The deadly coronavirus spread across societies already riddled with political ills: rampant xenophobia and corruption, privatisation run amok, Brexiteer vainglory of 'a global Britain', a Euroland dominated by self-proclaimed nasty parties, and in America, the unspeakable Trump. As the acclaimed historian Donald Sassoon observes in this blistering polemic, there were morbid symptoms galore.
Sassoon paints an unforgettable picture of our galloping descent into political barbarism, mixing blunt expose and classical references with an astonishing array of data. Why does the United States proportionately have more civilians owning guns than Yemen, where there is a war on? Why did the UK enter the pandemic with fewer doctors than any EU country except Poland and Romania?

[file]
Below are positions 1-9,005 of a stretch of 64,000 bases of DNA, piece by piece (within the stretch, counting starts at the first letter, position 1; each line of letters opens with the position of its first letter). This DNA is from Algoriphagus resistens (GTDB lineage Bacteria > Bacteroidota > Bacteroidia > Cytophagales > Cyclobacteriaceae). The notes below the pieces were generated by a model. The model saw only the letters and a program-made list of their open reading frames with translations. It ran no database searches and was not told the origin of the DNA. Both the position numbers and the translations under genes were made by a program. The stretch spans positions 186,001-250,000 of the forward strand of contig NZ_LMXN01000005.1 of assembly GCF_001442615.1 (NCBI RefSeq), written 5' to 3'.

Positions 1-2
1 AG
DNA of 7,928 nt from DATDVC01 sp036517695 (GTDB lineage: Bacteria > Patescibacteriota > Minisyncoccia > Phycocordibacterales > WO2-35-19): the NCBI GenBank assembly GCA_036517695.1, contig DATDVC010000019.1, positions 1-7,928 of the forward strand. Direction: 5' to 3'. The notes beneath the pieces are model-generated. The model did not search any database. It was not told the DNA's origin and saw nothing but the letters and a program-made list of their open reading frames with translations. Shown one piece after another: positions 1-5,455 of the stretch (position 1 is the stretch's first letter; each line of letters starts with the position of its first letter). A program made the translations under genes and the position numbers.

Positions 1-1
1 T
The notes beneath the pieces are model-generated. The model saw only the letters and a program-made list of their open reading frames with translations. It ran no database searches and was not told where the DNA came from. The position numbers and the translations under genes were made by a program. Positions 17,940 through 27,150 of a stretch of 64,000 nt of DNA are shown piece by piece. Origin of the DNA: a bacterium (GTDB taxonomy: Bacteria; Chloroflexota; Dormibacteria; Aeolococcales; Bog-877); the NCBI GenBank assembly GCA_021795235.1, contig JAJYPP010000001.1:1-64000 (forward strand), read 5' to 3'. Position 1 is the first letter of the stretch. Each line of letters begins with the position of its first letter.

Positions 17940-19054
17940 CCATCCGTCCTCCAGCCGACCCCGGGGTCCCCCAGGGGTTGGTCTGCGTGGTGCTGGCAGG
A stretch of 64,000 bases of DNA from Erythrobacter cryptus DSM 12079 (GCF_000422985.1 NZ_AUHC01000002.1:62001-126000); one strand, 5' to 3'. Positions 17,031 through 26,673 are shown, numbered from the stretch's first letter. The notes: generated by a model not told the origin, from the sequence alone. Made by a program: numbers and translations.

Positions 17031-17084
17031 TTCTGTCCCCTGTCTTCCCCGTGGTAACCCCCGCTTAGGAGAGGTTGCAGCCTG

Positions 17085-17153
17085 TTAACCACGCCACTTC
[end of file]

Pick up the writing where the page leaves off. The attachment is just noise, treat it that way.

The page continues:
In Morbid Symptoms he refuses to abandon what Antonio Gramsci termed the optimism of the will, instead recalling a line from Machiavelli's Istorie fiorentine: 'do not impute past disorders to the nature of the men, but to the times, which, being changed, give reasonable ground to hope that, with better government, our city will have better fortune in the future'.
Morbid Symptoms: An Anatomy of a World in Crisis